My blog has been changed to make it more appealing for those who have New England ancestors and want to see the area through photos. Things I’ll include are typical white New England churches, libraries showing their genealogical collection, historical societies, cemeteries, war memorials, in general, anything to do with history.

For four years I’ve blogged mostly about my personal genealogy in New England (Connecticut, Massachusetts, Vermont, and New Hampshire), New York, New Jersey, Michigan, Illinois, Wyoming, and the Eastern Townships of Quebec, Canada. I still will, can’t forget my own roots.

Please check out the labels on the right side for articles. The header tabs at the top are a work in progress.

Friday, May 14, 2010

New England Marriages Prior to 1700, my favorite reference book

 
Many people researching their early New England ancestors usually end up using the book, New England Marriages Prior to 1700 by Clarence Almon Torrey.  It was published in 1985 and reprinted many times. I have sourced it for over 1,000 names, and because of this fact, I thought it would be a wonderful reference book to discuss.  There are 1,009 pages listing  "37,000 couples who resided in colonial New England during its first eight decades" and Mr. Torrey usesd "more than 2,500 works thus indexed."  Pretty impressive.

From the green book, I scanned several KELSEY names to use as an example, one showing the marriage information for DANIEL KELSEY and MARY STEVENS. Unfortunately, the book doesn't show where the information came from.

I am not sure if anybody ever wondered where this information came from or how it was put together.  Well, I don't know exactly, because I've never asked, but will ask the next time I go to Boston.  But I do know this. There a 12 volume set of books all with entries by Mr. Torrey. They are not the originals, but copies of his originals. Below is a photo of these well-worn books on the top level in the library at the New England Historic and Genealogical Library.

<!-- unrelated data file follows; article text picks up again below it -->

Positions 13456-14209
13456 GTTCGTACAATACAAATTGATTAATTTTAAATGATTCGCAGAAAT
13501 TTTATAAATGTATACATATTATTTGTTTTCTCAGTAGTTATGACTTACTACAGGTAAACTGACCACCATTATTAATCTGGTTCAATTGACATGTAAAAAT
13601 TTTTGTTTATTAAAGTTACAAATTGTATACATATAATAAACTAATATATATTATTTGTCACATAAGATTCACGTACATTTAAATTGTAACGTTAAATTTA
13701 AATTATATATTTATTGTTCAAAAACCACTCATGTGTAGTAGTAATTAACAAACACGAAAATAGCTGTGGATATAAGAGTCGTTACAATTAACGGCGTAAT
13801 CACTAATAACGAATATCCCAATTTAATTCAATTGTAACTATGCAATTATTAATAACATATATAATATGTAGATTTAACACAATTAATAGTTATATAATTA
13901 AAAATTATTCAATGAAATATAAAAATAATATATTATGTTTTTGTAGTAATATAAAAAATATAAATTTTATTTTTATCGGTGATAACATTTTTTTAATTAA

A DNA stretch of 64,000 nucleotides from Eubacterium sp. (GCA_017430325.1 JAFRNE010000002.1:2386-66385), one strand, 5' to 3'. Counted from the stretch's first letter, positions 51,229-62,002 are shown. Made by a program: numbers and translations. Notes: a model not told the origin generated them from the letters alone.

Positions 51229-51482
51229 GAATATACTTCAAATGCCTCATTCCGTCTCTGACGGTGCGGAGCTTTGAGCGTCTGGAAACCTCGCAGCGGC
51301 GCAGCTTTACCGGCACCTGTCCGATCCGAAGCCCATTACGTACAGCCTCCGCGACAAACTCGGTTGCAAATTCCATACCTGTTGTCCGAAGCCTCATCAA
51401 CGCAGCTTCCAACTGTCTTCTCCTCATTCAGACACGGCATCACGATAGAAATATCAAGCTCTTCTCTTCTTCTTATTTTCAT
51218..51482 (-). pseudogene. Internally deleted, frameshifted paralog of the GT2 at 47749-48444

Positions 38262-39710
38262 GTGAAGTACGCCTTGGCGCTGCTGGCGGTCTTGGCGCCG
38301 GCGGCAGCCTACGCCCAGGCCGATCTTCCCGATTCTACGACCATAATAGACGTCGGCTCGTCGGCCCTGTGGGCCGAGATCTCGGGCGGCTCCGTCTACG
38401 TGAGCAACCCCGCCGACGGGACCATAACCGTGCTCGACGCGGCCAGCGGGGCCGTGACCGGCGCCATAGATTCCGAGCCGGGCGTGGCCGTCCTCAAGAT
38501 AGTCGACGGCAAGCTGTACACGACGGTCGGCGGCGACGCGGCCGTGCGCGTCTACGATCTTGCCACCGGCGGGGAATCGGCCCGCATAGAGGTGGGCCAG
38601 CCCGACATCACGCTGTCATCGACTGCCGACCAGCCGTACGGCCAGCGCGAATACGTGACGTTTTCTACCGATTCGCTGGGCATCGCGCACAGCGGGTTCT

An example from one of the original (copied) books is the DANIEL KELSEY name and one line shows he married MARY STEVENS. If there were ten Daniel Kelsey's married to different women, they would each have a separate entry.  The middle column shows the marriage date, and the third column shows the town, and below that are the books used to obtain that marriage record. Great if you are in the library, but what if you aren't?  By the way, they are very heavy and hard to Xerox. I used my camera.
 
Another example is below.


Next to the copied original books is another series of seven books (see above, the green books). This series contains much of the information found in the New England Marriages Prior to 1700, with updates and all the sources, like those found in the large original books. This is wonderful for researchers. I am not sure if you can purchase these, but at the same time the books were published, a CD was also made available to researchers. I bought one immediately (although it doesn't work with my Vista now, thanks to technology). From home, I could put in a name and the index would show up, from there it was easy to find the KELSEY name and all the resources. An example of that page is below, and is exactly like that shown in the green book.


Based on the information above, I now know that Mr. Torrey used a Kelsey genealogy, The American Genealogist, and a Keeler-Wood genealogy. These books are exactly what was shown in the original entry by him.  From this information I simply go to the books and look up the page. And hopefully, there will be much more information with authentic sources. This is genealogy research at its easiest!

6 comments:

Betty said...

Great post, Barb! This is an excellent resource that I too have used many times. It will be fascinating to learn out more about its origins!

Barbara said...

Thanks Betty, and I know you used it as much as me! (Don't know why the pic. aren't centered, darn.)

Heather Rojo said...

Barbara, I have this CD and also the Essex County VRs CD, and neither works with my Vista computer either. So I emailed the company Search & ReSearch and they told me that the upgrade is $10.00 ea plus shipping (approx. $3 each) You need to give them the copyright date on the outer margin of the CD label. The contact person there is Mary Alice Eldredge. I haven't order the upgrades yet, but I wanted to pass this along to you.

Kathleen Brandt, Professional Genealogist said...

Thanks for reminding us of this wonderful resource.

Brenda said...

I have used this book a lot. I enjoyed reading more details about it.

Barbara said...

Thanks Heather for the interesting information, and to all those doing New England research, this was for you. I appreciate your comments.